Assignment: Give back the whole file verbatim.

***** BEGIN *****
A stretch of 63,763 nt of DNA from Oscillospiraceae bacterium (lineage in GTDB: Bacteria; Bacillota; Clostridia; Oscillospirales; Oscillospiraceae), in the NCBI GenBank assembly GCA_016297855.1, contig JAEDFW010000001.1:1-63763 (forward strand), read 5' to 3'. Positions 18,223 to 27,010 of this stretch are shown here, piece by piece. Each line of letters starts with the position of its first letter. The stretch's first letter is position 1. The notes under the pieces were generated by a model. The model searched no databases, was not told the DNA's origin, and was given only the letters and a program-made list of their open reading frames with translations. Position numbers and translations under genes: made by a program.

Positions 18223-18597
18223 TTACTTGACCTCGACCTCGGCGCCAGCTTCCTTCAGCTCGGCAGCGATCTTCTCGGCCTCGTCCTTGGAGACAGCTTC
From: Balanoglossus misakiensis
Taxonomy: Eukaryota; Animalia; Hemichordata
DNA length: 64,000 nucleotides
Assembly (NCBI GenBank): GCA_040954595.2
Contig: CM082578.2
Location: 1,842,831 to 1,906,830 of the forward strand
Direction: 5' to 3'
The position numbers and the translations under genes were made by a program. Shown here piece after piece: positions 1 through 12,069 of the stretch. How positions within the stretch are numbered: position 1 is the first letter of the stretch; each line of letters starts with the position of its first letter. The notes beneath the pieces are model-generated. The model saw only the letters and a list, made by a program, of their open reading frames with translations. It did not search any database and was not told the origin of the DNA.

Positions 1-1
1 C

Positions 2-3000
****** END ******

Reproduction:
A stretch of 63,763 nt of DNA from Oscillospiraceae bacterium (lineage in GTDB: Bacteria; Bacillota; Clostridia; Oscillospirales; Oscillospiraceae), in the NCBI GenBank assembly GCA_016297855.1, contig JAEDFW010000001.1:1-63763 (forward strand), read 5' to 3'. Positions 18,223 to 27,010 of this stretch are shown here, piece by piece. Each line of letters starts with the position of its first letter. The stretch's first letter is position 1. The notes under the pieces were generated by a model. The model searched no databases, was not told the DNA's origin, and was given only the letters and a program-made list of their open reading frames with translations. Position numbers and translations under genes: made by a program.

Positions 18223-18597
18223 TTACTTGACCTCGACCTCGGCGCCAGCTTCCTTCAGCTCGGCAGCGATCTTCTCGGCCTCGTCCTTGGAGACAGCTTC
From: Balanoglossus misakiensis
Taxonomy: Eukaryota; Animalia; Hemichordata
DNA length: 64,000 nucleotides
Assembly (NCBI GenBank): GCA_040954595.2
Contig: CM082578.2
Location: 1,842,831 to 1,906,830 of the forward strand
Direction: 5' to 3'
The position numbers and the translations under genes were made by a program. Shown here piece after piece: positions 1 through 12,069 of the stretch. How positions within the stretch are numbered: position 1 is the first letter of the stretch; each line of letters starts with the position of its first letter. The notes beneath the pieces are model-generated. The model saw only the letters and a list, made by a program, of their open reading frames with translations. It did not search any database and was not told the origin of the DNA.

Positions 1-1
1 C

Positions 2-3000